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 Post subject: Α perfect square
PostPosted: Mon Dec 21, 2015 9:49 am 
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Find the first integer $n>1$ such that the average of

$$1^2, 2^2, 3^2, \dots, n^2$$

is itself a perfect square.

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 Post subject: Re: Α perfect square
PostPosted: Thu Dec 24, 2015 3:04 pm 

Joined: Mon Nov 09, 2015 11:52 am
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Location: Limassol/Pyla Cyprus
We know that the sum of all terms is \[ \frac{n(n+1)(2n+1)}{6}\] and thus their average is \[ \frac{(n+1)(2n+1)}{6}\]
Since $2$ must divide $(n+1)(2n+1)$ we must have $n = 2m-1$ for some natural number $m$. So we need $\displaystyle{ \frac{m(4m-1)}{3}}$ to be a perfect square.

Since $m$ and $4m-1$ are relatively prime (we have $4 \cdot m - 1 \cdot(4m-1) = 1$) one of them must be equal to $a^2$ and the other must be equal to $3b^2$ for some natural numbers $a,b$. Since $4m-1 \equiv 3\bmod 4$ cannot be a perfect square, we must have $m = a^2$ and $4m-1 = 3b^2$. These give the equation $(2a)^2 - 3b^2 = 1$.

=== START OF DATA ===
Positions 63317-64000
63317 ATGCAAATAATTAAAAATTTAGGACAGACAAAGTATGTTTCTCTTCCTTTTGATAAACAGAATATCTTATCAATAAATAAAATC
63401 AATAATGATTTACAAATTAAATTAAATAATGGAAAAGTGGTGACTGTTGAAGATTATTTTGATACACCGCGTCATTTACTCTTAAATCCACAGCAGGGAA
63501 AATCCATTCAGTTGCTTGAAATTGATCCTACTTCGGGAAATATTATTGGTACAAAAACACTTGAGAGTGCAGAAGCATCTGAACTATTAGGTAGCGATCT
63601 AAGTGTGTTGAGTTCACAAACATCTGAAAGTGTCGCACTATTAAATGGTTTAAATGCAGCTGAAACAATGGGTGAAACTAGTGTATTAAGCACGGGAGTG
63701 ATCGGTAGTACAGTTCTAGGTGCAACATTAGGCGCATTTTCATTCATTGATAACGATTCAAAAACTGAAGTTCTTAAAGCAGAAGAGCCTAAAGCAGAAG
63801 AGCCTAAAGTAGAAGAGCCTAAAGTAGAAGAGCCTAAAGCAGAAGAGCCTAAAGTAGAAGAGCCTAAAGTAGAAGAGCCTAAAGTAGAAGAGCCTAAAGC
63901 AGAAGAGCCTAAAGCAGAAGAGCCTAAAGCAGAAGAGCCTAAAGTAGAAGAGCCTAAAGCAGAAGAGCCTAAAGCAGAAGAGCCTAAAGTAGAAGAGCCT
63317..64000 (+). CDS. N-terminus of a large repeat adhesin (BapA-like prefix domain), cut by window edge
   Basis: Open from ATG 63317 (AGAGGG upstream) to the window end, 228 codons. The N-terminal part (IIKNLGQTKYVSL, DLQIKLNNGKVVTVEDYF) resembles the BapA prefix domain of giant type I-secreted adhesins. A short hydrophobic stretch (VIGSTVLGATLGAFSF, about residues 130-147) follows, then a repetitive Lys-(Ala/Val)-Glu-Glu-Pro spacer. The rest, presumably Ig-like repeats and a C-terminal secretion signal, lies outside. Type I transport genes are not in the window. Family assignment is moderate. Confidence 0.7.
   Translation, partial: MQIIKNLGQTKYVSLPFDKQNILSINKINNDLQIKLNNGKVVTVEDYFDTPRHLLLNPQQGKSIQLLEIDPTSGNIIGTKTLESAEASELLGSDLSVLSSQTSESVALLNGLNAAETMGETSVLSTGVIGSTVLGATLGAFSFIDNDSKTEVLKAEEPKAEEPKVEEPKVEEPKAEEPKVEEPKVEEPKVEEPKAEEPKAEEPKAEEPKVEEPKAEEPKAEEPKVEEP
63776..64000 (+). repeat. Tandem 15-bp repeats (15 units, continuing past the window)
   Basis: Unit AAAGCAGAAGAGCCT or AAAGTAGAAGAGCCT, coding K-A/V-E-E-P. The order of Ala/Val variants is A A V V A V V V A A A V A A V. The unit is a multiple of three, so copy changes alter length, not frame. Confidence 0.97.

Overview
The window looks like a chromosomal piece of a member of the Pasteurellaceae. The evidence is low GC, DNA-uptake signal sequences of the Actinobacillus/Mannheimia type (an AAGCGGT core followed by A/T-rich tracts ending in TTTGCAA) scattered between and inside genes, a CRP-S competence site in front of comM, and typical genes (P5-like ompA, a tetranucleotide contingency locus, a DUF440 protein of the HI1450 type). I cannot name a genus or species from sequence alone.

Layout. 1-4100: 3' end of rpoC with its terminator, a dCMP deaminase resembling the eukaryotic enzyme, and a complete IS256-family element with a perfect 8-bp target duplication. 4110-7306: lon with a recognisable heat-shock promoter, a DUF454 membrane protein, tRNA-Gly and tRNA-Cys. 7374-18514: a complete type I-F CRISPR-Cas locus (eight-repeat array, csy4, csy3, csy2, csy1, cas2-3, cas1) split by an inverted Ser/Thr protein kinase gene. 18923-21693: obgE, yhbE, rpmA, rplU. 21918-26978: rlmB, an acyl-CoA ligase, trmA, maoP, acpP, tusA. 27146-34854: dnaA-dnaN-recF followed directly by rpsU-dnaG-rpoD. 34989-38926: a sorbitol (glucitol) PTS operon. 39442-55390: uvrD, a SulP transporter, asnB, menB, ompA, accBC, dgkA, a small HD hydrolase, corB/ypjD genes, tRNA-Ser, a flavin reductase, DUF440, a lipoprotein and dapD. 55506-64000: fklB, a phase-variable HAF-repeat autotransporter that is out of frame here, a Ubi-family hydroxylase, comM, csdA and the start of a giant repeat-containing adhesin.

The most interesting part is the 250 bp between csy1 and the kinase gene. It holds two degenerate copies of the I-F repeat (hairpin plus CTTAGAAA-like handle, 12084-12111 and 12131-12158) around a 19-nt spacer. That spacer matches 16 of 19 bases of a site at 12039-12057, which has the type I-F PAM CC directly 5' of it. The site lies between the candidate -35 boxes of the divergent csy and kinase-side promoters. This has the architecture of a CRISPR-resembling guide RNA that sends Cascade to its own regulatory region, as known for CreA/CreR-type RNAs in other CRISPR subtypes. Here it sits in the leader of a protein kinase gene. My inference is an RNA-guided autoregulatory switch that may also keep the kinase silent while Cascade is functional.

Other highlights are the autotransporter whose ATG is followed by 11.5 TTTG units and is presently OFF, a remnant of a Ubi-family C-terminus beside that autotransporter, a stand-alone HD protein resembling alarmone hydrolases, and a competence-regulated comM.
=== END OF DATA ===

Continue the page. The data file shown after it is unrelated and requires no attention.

So we need to find the smallest natural number $a > 1$ for which $(2a)^2 - 3b^2=1$ has integer solutions. [We do not allow $a=1$ as it gives $n=1$.]

We now look at the Pell equation $x^2-3y^2 = 1$. Its fundamental solution is $(x_1,y_1) = (2,1)$. All the other positive solutions are given by the recursive formulae $x_{k+1} = 2x_k+3y_k$ and $y_{k+1} = 2y_k + x_k$. So the first few positive solutions of the equation are $(2,1),(7,4),(26,15)$.

Thus the smallest natural number $a$ for which $(2a)^2-3b^2=1$ has integer solutions is $a=13$. This gives $m=13^2 = 169$ and $n = 2 \cdot 169-1 = 337$.


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